Sure. I mean, [I'm feeling] a lot of emotions, obviously. One, I'm confused. And I'm kind of mad at myself for letting this happen and not being a little bit more critical. I'm obviously no fan of Putin; I think he's close to being a fascist, if not openly a fascist. It's just weird. It's hard to comment on it today because it's happening as we speak.

Davis:
Obviously, there's been a debate over the extent of what Russian interference was in 2016. Some on the left argue some of this Russia stuff has been overblown, and maybe an excuse for the Democrats blowing the election against Trump.

I wonder what you thought before this, about this Russian interference stuff, and whether this has changed your perspective.

John:
I wouldn't say that it's necessarily swayed me too much. I've been publicly critical of how the media has run away with the Russia stuff; at the same time, I mean, there's no doubt that Trump has ties to Russian oligarchs and business interests over there — that's indisputable.

I think the Democratic Party does rely on it a little bit too much, but I mean, I don't know. I don't want to say it's changed my perspective, but maybe it's probably a little closer to home and will change my perspective down the road. It's a tricky subject, because I don't want to blame all of the United States' problems on Russia. We have our own internal problems. But, I mean, they're definitely f—ing around and sewing dissent and whatnot.

Davis:
Looking back at your own content, what do you think their angle was in publishing you? And maybe there wasn't an angle. I wrote about a Russian operation named Redfish, which started out publishing what was by most accounts a pretty decent documentary on Grenfell Tower and poverty in England. Sometimes that just provides cover for other things they publish — they sneak, you know, that 10% of weird geopolitical things. What purpose did your work serve to them? Just providing a bit more legitimacy?

John:
Yeah, I think it was. I think it was to give a little bit more legitimacy. I mean, I stand by the work, the stuff I've submitted to them. I put in effort. I researched the hell out of them. I double fact-checked it myself.

Broadly, it's to sow dissent. I don't know if it's necessarily just to sow dissent within the Democratic Party. I think people are pretty pissed at the Democratic Party, regardless. It's hard to speculate, but it also could be to discredit the left, you know?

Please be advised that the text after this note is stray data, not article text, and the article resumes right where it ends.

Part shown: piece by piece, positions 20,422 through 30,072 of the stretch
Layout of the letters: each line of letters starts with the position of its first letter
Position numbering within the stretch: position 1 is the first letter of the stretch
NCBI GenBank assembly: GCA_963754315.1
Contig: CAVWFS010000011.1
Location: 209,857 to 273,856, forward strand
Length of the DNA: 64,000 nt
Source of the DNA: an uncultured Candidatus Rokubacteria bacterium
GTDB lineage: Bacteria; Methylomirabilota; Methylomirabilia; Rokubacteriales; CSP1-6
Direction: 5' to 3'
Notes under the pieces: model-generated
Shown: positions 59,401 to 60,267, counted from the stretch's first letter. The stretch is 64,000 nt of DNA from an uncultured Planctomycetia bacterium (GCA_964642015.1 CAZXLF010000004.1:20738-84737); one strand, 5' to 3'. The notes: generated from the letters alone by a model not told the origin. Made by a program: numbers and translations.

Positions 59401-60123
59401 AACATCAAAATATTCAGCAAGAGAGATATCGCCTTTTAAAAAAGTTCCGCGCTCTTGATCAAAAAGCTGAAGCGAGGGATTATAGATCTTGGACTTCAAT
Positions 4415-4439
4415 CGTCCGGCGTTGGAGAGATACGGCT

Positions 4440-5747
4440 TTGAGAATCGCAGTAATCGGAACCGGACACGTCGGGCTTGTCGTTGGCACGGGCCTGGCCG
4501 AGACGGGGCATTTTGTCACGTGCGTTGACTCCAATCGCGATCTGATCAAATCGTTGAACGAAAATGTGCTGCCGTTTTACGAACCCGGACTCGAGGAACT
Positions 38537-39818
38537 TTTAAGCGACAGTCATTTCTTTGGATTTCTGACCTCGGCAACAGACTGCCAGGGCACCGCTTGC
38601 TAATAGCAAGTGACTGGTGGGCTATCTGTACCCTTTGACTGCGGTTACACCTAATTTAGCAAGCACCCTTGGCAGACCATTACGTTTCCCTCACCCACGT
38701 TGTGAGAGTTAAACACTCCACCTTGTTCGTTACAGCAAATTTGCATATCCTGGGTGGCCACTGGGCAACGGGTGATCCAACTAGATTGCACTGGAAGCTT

Davis:
Thinking out loud, is that the idea of attracting some legitimate freelance writers? And is the idea, you attract them all to a website, get it exposed as Russian propaganda, and then now make the left the target — "see, the left is Russian propaganda, not just [pro-Trump] MAGA heads."

John:
I think that's certainly plausible.

It's weird. Like, the whole Trump-Russia narrative is that they're in bed together. But I wrote a piece that was very critical of [Trump] and so it's strange to me a government that supposedly supports the president, and helped him get elected, would be publishing stuff that's the antithesis of that.

Davis:
What would you say to the people at "Peace Data"? Have you reached out to them since the news broke?

John:
Not since news broke. The last article I wrote, I was like, "I'm not writing for you guys anymore." Then they reached out to me for pitches and I basically ignored them.

But it's on me. I should have been smarter. I blame myself, really, more so than them because they're politically motivated. It was my fault for letting the promise of getting more work published, and money — it kind of clouded my judgment a bit.

This transcription was lightly edited for clarity.